What Is Anemia?

Anemia is a common condition that affects nearly one-quarter of the global population. It is also often correlated to a deficiency in vitamins and minerals, such as iron and vitamin B12. When the body lacks these elements in the blood, it causes issues with oxygen-rich blood flowing through the veins and this blood transporting nutrients where they need to go. Additionally, many individuals who have been diagnosed with anemia are uncomfortable with the term itself. When one is diagnosed with any medical condition there is uncertainty with regards to the unknown.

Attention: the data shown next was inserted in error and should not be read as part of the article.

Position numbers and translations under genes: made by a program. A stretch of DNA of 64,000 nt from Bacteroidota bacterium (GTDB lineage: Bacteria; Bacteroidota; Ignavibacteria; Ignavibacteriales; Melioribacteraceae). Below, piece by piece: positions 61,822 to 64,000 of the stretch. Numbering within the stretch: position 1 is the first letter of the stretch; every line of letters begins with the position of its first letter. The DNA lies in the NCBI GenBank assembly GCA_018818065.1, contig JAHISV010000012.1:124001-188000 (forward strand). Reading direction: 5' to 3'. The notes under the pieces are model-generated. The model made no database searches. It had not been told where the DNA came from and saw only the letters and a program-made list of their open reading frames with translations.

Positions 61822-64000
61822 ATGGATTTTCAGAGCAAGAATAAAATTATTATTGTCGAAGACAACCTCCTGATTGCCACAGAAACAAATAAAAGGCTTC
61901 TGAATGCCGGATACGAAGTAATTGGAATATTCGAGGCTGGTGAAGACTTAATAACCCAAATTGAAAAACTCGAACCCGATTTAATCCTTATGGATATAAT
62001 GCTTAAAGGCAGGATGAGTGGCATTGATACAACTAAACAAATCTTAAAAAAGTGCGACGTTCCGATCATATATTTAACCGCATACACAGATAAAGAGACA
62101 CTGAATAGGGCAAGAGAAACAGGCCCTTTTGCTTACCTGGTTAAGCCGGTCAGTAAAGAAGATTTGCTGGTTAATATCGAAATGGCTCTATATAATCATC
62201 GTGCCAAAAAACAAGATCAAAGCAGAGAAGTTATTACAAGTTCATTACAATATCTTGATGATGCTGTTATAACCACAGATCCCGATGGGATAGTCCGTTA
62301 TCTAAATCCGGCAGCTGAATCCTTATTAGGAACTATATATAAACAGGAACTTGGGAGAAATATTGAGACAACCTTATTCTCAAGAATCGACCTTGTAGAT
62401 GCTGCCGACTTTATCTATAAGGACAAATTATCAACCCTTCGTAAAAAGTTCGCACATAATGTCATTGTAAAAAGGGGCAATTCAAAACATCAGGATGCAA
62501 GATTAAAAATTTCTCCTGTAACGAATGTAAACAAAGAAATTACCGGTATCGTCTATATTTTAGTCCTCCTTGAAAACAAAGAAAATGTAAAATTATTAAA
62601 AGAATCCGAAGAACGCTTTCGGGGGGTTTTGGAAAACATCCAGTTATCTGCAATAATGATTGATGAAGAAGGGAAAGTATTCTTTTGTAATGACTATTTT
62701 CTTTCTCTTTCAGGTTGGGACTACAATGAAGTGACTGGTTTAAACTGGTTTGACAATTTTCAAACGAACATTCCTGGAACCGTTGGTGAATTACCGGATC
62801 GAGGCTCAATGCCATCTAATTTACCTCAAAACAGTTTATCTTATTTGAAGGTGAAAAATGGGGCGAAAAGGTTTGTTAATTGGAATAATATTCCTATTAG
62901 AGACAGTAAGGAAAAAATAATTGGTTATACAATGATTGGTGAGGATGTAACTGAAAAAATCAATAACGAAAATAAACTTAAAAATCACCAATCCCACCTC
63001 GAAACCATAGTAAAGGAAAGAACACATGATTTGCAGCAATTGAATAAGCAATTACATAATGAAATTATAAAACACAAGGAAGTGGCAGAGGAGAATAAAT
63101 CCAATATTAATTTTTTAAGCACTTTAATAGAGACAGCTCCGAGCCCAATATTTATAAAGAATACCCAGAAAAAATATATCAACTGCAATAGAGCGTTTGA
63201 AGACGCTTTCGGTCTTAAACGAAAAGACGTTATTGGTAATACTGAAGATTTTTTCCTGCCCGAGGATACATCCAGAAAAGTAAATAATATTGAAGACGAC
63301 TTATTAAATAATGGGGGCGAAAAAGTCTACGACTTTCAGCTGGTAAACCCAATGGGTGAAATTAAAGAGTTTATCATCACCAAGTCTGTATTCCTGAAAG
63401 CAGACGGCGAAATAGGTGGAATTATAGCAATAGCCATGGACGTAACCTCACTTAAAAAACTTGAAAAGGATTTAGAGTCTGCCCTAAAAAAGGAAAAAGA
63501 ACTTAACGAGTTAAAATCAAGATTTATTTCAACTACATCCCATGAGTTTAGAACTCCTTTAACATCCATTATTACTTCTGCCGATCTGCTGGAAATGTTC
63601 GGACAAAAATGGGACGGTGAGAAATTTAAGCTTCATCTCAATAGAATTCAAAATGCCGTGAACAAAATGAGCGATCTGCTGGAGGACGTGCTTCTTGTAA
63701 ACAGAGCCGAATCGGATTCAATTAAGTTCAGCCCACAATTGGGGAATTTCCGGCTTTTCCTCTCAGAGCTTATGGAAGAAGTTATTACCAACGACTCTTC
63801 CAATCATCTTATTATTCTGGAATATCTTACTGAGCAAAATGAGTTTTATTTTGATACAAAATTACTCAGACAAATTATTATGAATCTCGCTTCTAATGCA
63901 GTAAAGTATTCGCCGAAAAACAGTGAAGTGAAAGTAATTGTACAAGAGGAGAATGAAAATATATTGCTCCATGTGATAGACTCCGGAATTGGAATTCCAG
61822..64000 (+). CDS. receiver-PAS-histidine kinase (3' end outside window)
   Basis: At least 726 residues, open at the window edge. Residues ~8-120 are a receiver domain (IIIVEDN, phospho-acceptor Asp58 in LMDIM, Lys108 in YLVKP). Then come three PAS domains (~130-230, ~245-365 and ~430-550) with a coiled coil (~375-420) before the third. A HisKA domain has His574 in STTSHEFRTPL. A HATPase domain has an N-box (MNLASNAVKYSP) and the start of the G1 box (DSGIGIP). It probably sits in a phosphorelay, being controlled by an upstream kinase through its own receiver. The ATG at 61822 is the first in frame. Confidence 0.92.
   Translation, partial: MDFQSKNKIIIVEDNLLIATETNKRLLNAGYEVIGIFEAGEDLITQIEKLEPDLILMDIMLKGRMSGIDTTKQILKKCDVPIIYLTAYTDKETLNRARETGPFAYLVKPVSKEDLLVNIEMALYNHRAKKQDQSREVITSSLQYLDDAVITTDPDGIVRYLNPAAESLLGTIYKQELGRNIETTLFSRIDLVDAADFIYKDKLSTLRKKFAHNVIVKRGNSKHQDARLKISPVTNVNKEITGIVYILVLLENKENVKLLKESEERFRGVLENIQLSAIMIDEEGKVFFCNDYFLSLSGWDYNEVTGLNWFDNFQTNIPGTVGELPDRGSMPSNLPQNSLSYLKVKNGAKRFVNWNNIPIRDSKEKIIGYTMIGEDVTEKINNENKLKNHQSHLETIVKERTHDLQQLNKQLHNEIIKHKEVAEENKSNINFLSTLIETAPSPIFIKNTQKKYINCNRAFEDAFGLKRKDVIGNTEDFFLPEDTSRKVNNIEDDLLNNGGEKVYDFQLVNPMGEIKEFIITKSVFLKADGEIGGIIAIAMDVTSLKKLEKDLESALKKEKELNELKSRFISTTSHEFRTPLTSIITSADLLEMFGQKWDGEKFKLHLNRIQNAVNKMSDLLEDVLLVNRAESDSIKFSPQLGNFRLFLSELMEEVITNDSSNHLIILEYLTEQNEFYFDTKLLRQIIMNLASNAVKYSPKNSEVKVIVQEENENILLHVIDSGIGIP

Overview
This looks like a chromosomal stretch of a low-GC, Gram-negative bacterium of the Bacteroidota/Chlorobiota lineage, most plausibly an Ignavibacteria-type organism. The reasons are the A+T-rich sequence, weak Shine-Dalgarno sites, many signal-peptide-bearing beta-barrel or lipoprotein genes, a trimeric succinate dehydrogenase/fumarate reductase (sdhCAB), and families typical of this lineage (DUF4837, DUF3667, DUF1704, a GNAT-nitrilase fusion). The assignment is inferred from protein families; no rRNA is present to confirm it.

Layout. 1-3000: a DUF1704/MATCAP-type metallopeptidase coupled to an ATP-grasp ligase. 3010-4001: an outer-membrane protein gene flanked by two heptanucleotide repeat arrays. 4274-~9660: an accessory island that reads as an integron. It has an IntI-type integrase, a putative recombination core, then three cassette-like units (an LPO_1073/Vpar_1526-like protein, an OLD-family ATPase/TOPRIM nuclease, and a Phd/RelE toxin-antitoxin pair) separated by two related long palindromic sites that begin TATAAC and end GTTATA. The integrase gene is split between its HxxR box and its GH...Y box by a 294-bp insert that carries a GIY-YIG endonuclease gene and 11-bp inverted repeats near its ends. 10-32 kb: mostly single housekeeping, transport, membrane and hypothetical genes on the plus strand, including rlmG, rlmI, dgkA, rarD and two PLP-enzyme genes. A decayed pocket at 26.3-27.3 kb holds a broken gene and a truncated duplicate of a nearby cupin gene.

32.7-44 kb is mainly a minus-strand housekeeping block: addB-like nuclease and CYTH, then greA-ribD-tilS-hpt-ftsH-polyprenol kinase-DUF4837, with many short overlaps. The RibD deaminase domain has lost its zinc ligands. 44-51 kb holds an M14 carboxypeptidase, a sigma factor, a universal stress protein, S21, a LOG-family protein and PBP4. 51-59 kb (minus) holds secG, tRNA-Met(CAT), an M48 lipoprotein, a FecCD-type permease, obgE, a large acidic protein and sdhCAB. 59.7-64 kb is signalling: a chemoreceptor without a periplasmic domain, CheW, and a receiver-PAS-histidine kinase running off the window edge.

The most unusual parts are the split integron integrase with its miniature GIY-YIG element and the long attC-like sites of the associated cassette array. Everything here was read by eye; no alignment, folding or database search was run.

Following is an explanation of what anemia is and how it is treated.

What Is Anemia?

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Anemia is defined as virtually any condition in which the body does not produce enough healthy red blood cells; which are critical to the body's successful functioning. Red blood cells are vitally important to an individual's health as they carry hemoglobin, which is a complex protein that contains iron molecules.

The main function of iron molecules is to carry enough oxygen from the lungs and disperse it to the rest of the body. If the body is not creating the red blood cells it requires on its own, it may react by experiencing a number of unfortunate and harmful symptoms.

Why does a condition like anemia occur in the first place? Find out the facts linked to the causes of anemia next.

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